Children of the Revolution

NUIG exhibition on Galway university students during the Irish rebellion

The University Corps of Irish Volunteers on the front lawn of UCG in 1918.

The University Corps of Irish Volunteers on the front lawn of UCG in 1918.

REBELS AND patriots, soldiers for king and country, all kinds of political opinions and actions could be found among the students of University College Galway during the turbulent years of 1913-1919.

A glimpse into the lives of many of those individuals from the university, caught up in the historic events of the era, will be on display at a new exhibition, A University in War and Revolution 1913-1919, which will be officially opened by Gearóid Ó Tuathaigh, professor emeritus at NUI Galway on Monday April 4 at 5.30pm in the university's Hardiman Research Building.

Exhibition materials are drawn from the NUIG archives, showing how the emerging Ireland was reflected in the increasing numbers of students ag caint Gaeilge, in the growing popularity of Gaelic games, and in the establishment of a university corps of volunteers.

The outbreak of World War I in August 1914 led to a rush to enlist in the British army, something that was encouraged by the university authorities. About 140 UCG students, staff and graduates fought in the war, of whom 15 were killed. Their expectations and experiences are conveyed in the exhibition through poignant images and in obituaries published in the student magazines of the day.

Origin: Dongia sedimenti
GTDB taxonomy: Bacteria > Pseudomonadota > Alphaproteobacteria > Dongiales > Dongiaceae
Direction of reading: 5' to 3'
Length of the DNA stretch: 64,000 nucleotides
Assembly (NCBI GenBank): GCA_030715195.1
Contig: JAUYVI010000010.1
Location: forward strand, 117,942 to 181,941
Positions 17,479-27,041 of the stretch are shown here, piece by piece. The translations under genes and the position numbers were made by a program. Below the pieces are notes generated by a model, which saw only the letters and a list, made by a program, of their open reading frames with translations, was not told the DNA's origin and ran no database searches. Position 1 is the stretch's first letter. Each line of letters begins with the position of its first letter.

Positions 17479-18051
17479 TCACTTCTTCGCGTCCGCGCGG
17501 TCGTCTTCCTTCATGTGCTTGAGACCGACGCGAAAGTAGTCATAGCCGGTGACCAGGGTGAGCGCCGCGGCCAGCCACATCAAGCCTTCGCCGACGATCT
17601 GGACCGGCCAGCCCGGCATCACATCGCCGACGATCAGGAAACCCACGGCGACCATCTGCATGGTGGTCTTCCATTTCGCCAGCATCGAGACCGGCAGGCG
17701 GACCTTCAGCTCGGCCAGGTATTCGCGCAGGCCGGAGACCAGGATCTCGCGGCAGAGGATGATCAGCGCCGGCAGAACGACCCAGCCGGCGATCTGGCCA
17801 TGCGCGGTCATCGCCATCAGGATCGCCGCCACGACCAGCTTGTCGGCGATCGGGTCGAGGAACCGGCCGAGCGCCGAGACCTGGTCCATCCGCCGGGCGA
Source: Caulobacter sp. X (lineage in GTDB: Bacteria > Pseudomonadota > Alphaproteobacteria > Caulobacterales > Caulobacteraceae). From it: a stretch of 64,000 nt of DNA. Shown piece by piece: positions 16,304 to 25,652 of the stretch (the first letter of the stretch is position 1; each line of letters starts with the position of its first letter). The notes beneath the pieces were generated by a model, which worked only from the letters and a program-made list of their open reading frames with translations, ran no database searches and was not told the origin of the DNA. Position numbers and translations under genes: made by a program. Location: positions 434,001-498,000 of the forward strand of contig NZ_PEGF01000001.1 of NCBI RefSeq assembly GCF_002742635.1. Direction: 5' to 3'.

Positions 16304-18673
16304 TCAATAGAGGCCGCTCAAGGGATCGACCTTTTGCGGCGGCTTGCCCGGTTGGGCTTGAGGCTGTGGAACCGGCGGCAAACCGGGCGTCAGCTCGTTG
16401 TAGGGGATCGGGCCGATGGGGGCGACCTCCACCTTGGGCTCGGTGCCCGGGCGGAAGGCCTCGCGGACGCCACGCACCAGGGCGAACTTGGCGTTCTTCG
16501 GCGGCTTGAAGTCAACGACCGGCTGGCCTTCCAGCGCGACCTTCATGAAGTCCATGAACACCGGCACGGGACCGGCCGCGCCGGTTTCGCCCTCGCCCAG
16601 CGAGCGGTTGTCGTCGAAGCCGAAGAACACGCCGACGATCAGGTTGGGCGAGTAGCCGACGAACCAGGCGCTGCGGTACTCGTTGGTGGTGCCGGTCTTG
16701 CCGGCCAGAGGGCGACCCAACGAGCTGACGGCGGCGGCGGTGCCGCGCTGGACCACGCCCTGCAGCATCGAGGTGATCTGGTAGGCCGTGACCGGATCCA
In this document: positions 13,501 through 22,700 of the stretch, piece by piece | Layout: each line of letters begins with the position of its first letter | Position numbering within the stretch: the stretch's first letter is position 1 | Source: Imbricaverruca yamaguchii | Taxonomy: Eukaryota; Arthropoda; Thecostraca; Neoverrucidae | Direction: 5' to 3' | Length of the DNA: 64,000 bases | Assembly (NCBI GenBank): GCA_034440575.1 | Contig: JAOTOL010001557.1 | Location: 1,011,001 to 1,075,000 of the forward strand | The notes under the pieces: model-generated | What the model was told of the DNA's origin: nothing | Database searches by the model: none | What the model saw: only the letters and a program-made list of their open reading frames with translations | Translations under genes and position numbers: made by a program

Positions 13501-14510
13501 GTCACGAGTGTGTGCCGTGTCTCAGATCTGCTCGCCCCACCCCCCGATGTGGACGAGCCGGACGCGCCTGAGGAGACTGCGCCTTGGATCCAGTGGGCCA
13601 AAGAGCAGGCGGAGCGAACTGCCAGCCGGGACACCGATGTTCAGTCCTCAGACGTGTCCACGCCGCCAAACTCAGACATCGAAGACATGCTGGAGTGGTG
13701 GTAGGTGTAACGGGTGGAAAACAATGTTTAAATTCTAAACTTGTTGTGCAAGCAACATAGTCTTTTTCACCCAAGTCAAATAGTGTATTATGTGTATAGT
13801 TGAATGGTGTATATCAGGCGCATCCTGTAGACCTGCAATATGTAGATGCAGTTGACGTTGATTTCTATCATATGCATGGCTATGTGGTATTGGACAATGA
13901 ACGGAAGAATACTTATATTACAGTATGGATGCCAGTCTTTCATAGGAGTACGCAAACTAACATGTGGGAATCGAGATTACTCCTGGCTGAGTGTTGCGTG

The exhibition offers a glimpse into the lives of many individuals caught up in the historic events of the era, people like Mary Donovan O’Sullivan and Brigid Lyons, who took very different positions politically.

Mary Donovan O’Sullivan, professor of history at UCG was still in her 20s in 1916. She had been an active feminist in the Connaught Women’s Franchise League, but in 1915, married Lieutenant Jeremiah O’Sullivan, a UCG engineering graduate. As chair of the Galway Women’s Recruitment Committee, she was a strong supporter of the war effort. Early in 1916, she denounced the campus republicans, saying: “There [is] no doubt that a number of young men here [in UCG] would be better employed at the front.”

Prominent among UCG republicans was Brigid Lyons, a second-year Arts student from Roscommon who had taken a lead in establishing the Galway branch of Cumann na mBan. Lyons was at home on her Easter holidays when word of the Rising reached her. She travelled to Dublin with her uncle, Joseph McGuinness, a prominent Longford republican, joining the Four Courts Garrison, where her commanding officer, Frank Fahy, was a UCG graduate himself.

The public are invited to visit the exhibition which runs until mid-November 2016. For more information see


Page generated in 0.2143 seconds.